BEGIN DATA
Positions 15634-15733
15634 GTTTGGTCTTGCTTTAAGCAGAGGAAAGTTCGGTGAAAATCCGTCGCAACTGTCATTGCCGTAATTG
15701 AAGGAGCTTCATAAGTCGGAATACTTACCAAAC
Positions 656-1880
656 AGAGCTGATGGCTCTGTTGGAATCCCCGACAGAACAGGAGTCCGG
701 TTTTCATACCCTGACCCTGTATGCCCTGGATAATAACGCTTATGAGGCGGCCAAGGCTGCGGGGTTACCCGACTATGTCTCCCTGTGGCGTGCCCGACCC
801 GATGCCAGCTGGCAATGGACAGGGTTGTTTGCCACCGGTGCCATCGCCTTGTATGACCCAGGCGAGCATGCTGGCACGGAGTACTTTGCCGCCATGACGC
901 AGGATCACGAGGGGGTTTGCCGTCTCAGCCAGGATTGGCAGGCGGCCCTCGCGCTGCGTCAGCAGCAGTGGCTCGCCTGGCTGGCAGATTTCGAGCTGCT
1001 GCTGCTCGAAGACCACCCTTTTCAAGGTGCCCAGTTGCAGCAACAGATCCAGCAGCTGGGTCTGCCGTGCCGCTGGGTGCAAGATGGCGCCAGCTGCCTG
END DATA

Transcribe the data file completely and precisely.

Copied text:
Positions 15634-15733
15634 GTTTGGTCTTGCTTTAAGCAGAGGAAAGTTCGGTGAAAATCCGTCGCAACTGTCATTGCCGTAATTG
15701 AAGGAGCTTCATAAGTCGGAATACTTACCAAAC
Positions 656-1880
656 AGAGCTGATGGCTCTGTTGGAATCCCCGACAGAACAGGAGTCCGG
701 TTTTCATACCCTGACCCTGTATGCCCTGGATAATAACGCTTATGAGGCGGCCAAGGCTGCGGGGTTACCCGACTATGTCTCCCTGTGGCGTGCCCGACCC
801 GATGCCAGCTGGCAATGGACAGGGTTGTTTGCCACCGGTGCCATCGCCTTGTATGACCCAGGCGAGCATGCTGGCACGGAGTACTTTGCCGCCATGACGC
901 AGGATCACGAGGGGGTTTGCCGTCTCAGCCAGGATTGGCAGGCGGCCCTCGCGCTGCGTCAGCAGCAGTGGCTCGCCTGGCTGGCAGATTTCGAGCTGCT
1001 GCTGCTCGAAGACCACCCTTTTCAAGGTGCCCAGTTGCAGCAACAGATCCAGCAGCTGGGTCTGCCGTGCCGCTGGGTGCAAGATGGCGCCAGCTGCCTG